The rider vaulted from his saddle, pulled back his hood, and bowed. So thick was his beard, and so crusted with ice, that for a moment Asha did not know him.
— THE SACRIFICE, A DANCE WITH DRAGONS
Thus the ironborn could certainly blend in with maester Tybald, Theon and any others. This would be especially true if they dressed up in the garb of the newly dead Karstark men.
* * *
The ironborn mission to the Dreadfort would largely consist of three efforts:
- Quickly riding to Winterfell and then on to the Dreadfort.
- Gaining entry to the castle via guile or stealth.
- Providing access to the remainder of men accompanying the mission.
Although I am by no means a prophet, I believe we can provide reasonable speculations on these tasks.
First of all, there is the logistical challenge… can a small force travel fast enough to the Dreadfort and enact the ploy Stannis has theoretically designed?
I believe this is largely addressed in a lengthy rumination on such matters, when Jon Snow considers the task of a ranging to Hardhome:
Enough to get us there, perhaps. It was the journey back that concerned Jon Snow. Coming home, they would be slowed by thousands of free folk, many sick and starved. A river of humanity moving slower than a river of ice. That would leave them vulnerable. Dead things in the woods. Dead things in the water. “How many men are enough?” he asked Leathers. “A hundred? Two hundred? Five hundred? A thousand?” Should I take more men, or fewer? A smaller ranging would reach Hardhome sooner … but what good were swords without food? Mother Mole and her people were already at the point of eating their own dead. To feed them, he would need to bring carts and wagons, and draft animals to haul them—horses, oxen, dogs. Instead of flying through the wood, they would be condemned to crawl.
— JON XIII, A DANCE WITH DRAGONS
It would def
* * *
* * *
After Stannis dispatches Massey, Tycho, Alysane and “Arya” to the Wall with extra horses, the blinded Karstarks could only deduce that the extra horses carried the same six ironborn that arrived with Tycho. Knowing that the Karstarks were unaware of Jeyne’s presence, Alysane Mormont’s absence might be seen as an indication that it was Asha that left with Massey (and not Jeyne Poole).
This is striking because it creates a striking gap between reality and whatever intelligence Roose Bolton could possibly glean from Arthor:
- The Karstark/Karhold men would not know about the secret mission to the Dreadfort, because it departed while all of the Karstarks were arrested.
- Theon’s staged execution (using Arnolf) could be conducted entirely while the Karstarks are held captive as well – thus preventing the Karhold men from knowing the truth – they would think that Arnolf is still alive.
- Arthor Karstark may know about his sons being held hostage in exchange for his loyalty.
Possessing all of the details, Stannis can arrange a cover for “Arnolf” to leave for the Dreadfort. A likely ‘cover story’ for this sudden departure could be attributed to Arnolf’s inability to endure the ‘rigors of the campaign’ (something Jon told Stannis about in JON IV – ADWD). If relevant, Stannis could also have claimed that Arnolf left with his two injured sons in order to bring them to a safe haven where maester Tybald could treat their wounds.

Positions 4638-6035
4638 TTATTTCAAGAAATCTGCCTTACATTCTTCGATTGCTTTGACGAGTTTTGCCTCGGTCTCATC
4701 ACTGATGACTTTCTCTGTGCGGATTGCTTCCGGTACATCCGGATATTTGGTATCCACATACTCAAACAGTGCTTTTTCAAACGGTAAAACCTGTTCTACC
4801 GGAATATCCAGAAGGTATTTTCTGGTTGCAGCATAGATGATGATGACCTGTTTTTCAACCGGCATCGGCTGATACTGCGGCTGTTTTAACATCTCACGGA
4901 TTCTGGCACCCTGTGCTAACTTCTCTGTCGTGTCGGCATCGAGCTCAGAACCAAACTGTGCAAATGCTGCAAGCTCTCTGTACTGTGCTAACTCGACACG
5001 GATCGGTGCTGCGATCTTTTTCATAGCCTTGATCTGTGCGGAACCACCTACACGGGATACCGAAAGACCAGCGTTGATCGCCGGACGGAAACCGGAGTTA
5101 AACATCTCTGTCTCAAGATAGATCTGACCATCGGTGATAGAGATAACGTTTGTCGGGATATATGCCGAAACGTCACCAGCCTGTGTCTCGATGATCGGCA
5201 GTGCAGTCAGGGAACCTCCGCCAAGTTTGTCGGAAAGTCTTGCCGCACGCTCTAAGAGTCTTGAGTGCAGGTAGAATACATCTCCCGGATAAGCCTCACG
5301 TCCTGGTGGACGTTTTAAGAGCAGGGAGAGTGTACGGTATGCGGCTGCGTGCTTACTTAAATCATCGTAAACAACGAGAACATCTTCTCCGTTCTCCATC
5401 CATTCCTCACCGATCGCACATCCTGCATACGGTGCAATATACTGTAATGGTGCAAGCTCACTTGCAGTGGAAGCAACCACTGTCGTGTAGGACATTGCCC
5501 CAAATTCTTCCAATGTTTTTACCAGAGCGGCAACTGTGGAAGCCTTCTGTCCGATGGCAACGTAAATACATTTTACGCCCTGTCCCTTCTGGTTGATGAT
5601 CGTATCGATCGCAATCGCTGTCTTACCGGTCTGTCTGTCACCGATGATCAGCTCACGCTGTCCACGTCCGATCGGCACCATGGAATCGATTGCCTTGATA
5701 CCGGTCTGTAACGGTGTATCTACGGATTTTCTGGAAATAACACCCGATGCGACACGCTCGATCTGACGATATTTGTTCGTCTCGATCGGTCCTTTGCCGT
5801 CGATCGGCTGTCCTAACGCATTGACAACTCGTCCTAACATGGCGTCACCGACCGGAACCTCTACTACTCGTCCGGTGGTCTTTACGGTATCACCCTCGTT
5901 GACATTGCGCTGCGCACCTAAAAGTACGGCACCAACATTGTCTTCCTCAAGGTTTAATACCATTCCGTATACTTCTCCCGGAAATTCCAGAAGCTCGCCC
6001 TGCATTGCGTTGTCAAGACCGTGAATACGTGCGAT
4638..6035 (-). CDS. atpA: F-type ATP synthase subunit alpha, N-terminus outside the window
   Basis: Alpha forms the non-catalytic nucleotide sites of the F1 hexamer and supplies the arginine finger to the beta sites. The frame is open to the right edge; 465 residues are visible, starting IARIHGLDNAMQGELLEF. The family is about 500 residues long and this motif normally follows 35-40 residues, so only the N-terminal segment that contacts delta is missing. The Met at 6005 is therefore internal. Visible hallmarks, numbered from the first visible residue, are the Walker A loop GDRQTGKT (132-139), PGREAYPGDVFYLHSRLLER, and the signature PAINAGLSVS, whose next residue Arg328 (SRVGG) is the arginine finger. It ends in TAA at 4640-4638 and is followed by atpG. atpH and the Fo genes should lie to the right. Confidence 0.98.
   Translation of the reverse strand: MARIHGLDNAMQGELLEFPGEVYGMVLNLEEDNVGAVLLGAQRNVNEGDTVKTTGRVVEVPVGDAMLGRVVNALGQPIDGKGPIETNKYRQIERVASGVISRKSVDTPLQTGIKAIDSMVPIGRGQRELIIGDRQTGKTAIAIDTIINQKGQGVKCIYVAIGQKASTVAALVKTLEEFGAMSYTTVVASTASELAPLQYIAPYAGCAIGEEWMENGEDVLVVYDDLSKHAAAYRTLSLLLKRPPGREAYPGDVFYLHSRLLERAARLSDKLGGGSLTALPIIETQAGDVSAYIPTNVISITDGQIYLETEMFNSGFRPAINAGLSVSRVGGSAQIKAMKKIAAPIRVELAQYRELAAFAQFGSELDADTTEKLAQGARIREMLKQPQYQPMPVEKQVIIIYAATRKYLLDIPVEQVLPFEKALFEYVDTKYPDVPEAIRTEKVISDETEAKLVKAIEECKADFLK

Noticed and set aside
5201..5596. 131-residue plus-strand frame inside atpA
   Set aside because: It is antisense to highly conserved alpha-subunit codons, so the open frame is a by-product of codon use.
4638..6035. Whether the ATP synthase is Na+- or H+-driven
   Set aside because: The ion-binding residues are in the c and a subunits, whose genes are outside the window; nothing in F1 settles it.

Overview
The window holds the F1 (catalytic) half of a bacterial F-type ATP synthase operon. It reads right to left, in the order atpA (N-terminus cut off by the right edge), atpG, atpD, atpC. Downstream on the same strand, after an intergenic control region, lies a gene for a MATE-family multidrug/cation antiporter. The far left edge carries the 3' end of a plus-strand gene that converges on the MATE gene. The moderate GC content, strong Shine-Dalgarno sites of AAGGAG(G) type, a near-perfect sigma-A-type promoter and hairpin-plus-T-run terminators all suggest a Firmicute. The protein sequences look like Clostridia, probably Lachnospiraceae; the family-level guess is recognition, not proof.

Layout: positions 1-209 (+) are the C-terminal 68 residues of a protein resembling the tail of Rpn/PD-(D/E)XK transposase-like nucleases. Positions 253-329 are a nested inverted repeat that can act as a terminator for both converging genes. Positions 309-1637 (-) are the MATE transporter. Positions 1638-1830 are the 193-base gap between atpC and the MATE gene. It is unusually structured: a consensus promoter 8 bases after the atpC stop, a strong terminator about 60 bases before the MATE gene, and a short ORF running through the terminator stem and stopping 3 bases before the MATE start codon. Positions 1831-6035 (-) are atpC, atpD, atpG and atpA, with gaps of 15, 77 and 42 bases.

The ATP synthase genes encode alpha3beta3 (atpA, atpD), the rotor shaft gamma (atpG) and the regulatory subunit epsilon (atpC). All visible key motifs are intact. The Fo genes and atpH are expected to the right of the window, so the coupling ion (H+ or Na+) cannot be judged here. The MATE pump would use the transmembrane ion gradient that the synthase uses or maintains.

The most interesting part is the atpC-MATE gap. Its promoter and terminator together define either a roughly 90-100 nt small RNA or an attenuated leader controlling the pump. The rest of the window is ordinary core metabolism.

Essentially, the Karstark arrest provides a gaping window of opportunity: Stannis is free to launch any covert mission he desires and thereafter conceal it from the very men he is likely to send into Winterfell.
* * *
Umber will not fight Umber
By moving Crowfood’s men to the Dreadfort Stannis would once more find tremendous benefit in something Jon Snow told him:
Stannis ground his teeth. “He informs me that Umber will not fight Umber, for any cause.”
Jon was not surprised. “If it comes to swords, see where Hother’s banner flies and put Mors on the other end of the line.”
— JON IV, A DANCE WITH DRAGONS
This brings me to an important point. Suppose that Roose Bolton marches his army to the Dreadfort, with Hother Umber in tow.
What would Hother Umber do if he saw that the Dreadfort was occupied by Crowfood’s men?
Would he continue to aid Bolton?
* * *
Putting it Together
So let me point something out. If I’m right about these things, then Bolton would march toward the Dreadfort with Arthor and Hother Umber in tow.
If Arthor Karstark knows that his sons’ lives depend on his loyalty to Stannis, would he betray Bolton?
If Hother was in a situation where Bolton demanded him to attack Crowfood (or allow him to attack), would Hother betray Roose?
It would seem natural for both to betray Roose.
That’s a massive change in forces; a loss of nearly nine hundred men for Bolton, and an additional nine hundred for Stannis!
* * *
SEIZING THE DREADFORT
- Theon, Tybald and Ironborn arrive at the Dreadfort and request entry. Suggs and the injured Karstark sons are possible here as well. Theon will perhaps play at being injured, so as to keep his features more concealed. Mors and the other northmen will lay in wait.
- At night, or some other time, Theon and the ironborn will move to open the postern gate and allow the northmen inside.
- Collectively the men will defeat the occupants and seize the castle.
Assuming that Theon takes the castle quickly, he would then need to control the narrative that reaches the Boltons in Winterfell. He wouldn’t want to risk betraying that Stannis survives, that Mors and/or Karstark men are involved, etc. These would threaten the chance for those groups to betray Bolton later in battle.
The most likely possibility is that Theon could pretend that the Dreadfort was overthrown by wildlings; they are perhaps the only group that Theon could attribute the coup to without arousing suspicion.